Log bark turned into ‘Wallowa County Gold’

September 18, 2013 08:50 am

JOSEPH — Approximately 100 truckloads of dirt are on their way from Joseph to Milton-Freewater, turning what was once a waste product into organic soil for orchards and vineyards.

The hauling started 10 days ago, said S&V Properties spokesperson Steve Krieger, and will continue until an order for 2,500 yards is filled to Sustainable Soils.

Krieger said in compliance with the Oregon Department of Environmental Quality, the site of the former Joseph Timber was cleaned up of its log yard debris. “In order to use the land, we processed 25 years of log bark.”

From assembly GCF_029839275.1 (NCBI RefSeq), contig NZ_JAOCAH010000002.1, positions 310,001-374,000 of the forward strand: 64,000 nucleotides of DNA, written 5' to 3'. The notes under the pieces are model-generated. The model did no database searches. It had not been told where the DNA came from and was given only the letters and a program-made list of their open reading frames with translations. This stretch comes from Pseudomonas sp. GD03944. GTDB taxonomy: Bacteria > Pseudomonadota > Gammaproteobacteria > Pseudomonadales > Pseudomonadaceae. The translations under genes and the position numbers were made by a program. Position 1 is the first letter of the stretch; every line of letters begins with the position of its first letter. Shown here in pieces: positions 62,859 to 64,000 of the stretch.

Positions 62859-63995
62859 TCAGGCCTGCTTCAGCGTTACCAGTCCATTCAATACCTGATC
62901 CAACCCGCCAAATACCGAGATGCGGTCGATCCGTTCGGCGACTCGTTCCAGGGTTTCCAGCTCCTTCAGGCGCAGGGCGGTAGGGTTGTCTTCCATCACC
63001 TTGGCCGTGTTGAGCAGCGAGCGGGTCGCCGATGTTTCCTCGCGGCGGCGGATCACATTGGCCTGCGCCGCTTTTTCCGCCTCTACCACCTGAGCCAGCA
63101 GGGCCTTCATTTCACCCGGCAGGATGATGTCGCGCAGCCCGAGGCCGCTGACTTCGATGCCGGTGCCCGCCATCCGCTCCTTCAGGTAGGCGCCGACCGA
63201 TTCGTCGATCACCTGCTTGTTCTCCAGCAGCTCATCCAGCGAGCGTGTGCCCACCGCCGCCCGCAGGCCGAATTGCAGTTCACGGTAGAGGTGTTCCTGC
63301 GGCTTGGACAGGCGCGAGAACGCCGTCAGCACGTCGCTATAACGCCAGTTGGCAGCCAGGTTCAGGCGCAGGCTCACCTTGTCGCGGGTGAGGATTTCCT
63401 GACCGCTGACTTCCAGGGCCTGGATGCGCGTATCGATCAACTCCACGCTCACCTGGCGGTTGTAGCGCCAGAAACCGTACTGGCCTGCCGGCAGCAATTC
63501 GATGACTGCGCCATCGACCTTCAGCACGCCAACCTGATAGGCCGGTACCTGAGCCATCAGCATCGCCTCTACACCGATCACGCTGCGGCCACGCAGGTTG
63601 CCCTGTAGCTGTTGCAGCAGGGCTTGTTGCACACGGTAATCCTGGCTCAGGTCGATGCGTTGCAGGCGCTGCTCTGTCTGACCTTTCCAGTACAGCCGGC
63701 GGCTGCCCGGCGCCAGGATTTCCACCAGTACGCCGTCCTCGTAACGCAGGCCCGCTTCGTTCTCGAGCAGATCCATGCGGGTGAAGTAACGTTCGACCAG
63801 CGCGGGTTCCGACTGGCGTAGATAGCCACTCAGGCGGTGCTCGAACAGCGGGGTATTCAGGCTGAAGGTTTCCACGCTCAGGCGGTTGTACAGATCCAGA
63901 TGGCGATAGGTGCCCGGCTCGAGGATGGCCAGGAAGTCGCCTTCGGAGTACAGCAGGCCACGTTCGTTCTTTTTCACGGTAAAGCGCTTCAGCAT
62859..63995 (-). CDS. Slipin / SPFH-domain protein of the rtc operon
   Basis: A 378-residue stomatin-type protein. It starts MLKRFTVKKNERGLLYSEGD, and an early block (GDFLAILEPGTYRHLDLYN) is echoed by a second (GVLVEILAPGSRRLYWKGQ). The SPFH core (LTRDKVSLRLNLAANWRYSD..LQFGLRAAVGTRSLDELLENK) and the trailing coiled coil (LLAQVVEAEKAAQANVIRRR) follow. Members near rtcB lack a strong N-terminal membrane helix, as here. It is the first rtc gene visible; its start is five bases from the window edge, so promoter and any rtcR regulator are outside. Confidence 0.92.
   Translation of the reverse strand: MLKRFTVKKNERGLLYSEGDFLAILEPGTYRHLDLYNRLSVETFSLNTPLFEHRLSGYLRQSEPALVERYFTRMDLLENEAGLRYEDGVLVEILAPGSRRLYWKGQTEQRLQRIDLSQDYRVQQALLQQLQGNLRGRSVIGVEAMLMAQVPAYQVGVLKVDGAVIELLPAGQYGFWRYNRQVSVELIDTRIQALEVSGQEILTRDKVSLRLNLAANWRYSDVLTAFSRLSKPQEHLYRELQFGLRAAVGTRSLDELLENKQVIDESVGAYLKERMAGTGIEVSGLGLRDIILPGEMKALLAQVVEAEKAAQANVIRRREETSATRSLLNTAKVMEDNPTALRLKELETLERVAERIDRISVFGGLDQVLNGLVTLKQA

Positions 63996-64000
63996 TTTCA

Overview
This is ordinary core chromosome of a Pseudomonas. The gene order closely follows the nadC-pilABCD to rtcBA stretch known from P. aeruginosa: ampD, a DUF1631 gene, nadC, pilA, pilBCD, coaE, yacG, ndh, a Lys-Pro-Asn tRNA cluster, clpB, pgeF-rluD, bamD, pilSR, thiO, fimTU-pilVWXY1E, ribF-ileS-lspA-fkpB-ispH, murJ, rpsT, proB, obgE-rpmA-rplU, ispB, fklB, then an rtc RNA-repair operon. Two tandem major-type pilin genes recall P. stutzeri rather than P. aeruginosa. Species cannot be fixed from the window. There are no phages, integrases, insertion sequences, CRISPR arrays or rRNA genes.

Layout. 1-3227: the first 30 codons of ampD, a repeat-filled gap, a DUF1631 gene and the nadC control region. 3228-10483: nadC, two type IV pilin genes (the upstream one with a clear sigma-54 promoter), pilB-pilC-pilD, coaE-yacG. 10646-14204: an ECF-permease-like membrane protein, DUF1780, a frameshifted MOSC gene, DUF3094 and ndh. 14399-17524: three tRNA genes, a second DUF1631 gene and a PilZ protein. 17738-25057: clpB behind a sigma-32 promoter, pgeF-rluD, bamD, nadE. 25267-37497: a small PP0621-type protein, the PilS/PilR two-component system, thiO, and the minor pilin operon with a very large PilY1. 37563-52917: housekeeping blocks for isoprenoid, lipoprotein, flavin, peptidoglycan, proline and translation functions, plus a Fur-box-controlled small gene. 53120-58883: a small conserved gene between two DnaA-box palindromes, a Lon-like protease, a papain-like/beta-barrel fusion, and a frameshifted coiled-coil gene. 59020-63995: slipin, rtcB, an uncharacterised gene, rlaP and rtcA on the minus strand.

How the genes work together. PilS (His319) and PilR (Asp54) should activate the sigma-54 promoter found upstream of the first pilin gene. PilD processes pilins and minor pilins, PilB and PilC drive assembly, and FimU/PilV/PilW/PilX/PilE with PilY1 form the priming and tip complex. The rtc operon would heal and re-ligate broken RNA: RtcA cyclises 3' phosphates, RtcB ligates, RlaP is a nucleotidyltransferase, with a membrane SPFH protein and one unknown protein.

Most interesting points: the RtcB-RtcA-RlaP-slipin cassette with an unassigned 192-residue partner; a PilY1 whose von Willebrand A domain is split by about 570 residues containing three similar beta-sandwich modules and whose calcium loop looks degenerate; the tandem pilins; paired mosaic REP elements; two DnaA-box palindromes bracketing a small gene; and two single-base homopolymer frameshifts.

It took almost three years and $850,000 to process what is now separated into rocks and inert, organic soil, Krieger said. And its benefit to farms in Umatilla County? A product that holds four to five times its weight in water.

Rick Trumbull of Sustainable Soils said the mulch is high in calcium and phosphorus and adds a layer of moisture retention around the bases of fruit trees and grapevines. “When you think about water, our aquifers are being drawn down. A lot of entities are vying for water.”

This timber industry byproduct is short on nitrogen, Krieger said, and needs to be mixed with compost per the prescription of each crop. “Soil tests are conducted and additives are blended in. The goal is to have a diversity of material.”

Krieger said on the 60-acre parcel of land next to the Joseph Airport there are 100,000 yards available. S&V has broken into the local market, selling soil to farmers and for landscaping.

“I call it Wallowa County Gold,” Krieger said.